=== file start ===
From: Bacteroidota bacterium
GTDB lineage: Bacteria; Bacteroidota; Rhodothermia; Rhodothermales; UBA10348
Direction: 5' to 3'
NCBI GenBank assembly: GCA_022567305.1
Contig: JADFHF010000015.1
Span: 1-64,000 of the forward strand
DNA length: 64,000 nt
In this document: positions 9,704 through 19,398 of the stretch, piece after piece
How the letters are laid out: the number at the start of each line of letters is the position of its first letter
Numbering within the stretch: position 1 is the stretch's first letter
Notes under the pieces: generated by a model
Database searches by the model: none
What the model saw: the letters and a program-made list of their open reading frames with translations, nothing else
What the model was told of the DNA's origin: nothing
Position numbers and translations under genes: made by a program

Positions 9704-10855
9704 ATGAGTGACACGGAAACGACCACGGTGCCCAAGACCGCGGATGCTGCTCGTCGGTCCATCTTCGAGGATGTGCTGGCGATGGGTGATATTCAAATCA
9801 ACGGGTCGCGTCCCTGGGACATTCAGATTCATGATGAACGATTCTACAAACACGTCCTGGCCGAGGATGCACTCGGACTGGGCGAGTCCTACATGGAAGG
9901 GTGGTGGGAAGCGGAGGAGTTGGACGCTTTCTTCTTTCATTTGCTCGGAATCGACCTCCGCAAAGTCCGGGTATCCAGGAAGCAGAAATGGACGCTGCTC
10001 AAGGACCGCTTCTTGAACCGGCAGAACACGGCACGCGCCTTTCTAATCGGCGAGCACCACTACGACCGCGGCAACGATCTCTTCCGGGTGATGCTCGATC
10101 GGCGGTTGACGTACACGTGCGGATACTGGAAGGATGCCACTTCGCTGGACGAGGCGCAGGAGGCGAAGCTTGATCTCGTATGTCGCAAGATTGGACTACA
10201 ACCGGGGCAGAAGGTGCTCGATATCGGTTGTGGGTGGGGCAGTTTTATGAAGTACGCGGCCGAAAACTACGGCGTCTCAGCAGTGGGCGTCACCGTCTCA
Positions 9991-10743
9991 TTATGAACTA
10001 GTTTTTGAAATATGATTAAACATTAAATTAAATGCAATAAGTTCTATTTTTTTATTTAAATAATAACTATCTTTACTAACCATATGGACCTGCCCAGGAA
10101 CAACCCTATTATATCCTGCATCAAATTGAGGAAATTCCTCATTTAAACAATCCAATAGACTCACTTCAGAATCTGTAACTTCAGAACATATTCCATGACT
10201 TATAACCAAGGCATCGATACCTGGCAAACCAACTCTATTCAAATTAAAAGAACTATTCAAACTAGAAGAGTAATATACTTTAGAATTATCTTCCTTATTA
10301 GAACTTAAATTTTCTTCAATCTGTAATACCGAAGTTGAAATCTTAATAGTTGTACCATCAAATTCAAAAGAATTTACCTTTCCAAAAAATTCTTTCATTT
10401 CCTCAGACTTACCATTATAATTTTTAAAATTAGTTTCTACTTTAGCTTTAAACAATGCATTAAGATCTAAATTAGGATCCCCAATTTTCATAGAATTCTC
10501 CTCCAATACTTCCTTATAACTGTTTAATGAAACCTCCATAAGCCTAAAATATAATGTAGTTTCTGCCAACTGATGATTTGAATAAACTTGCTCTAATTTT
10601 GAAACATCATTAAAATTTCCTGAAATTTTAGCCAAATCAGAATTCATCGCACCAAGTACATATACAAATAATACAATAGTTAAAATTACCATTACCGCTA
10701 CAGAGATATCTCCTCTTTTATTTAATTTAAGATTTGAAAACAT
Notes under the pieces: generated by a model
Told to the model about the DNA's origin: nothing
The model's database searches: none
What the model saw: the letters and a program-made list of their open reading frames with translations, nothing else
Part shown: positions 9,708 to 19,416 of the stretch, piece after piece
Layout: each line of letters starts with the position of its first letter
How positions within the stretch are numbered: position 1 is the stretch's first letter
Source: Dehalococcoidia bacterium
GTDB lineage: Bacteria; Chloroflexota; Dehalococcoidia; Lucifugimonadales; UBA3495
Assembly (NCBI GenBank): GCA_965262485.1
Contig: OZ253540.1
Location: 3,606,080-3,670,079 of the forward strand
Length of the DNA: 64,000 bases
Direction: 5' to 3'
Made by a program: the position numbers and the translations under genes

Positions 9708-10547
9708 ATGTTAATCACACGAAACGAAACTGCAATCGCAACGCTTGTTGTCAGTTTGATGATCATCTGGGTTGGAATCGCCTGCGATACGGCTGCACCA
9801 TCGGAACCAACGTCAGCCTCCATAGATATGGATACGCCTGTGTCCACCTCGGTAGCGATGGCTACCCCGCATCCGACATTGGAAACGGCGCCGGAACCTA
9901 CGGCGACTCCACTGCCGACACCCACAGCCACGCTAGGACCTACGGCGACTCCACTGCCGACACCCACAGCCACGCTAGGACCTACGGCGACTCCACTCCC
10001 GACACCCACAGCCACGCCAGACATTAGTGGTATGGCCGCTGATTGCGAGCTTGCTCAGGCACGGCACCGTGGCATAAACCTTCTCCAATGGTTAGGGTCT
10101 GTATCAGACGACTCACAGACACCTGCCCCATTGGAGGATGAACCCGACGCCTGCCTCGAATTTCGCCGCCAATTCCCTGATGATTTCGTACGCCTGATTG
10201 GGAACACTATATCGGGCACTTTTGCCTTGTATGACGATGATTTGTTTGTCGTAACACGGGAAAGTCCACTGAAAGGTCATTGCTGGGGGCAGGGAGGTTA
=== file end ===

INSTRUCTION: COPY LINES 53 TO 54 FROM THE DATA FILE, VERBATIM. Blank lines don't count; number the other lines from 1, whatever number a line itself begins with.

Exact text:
10101 GTATCAGACGACTCACAGACACCTGCCCCATTGGAGGATGAACCCGACGCCTGCCTCGAATTTCGCCGCCAATTCCCTGATGATTTCGTACGCCTGATTG
10201 GGAACACTATATCGGGCACTTTTGCCTTGTATGACGATGATTTGTTTGTCGTAACACGGGAAAGTCCACTGAAAGGTCATTGCTGGGGGCAGGGAGGTTA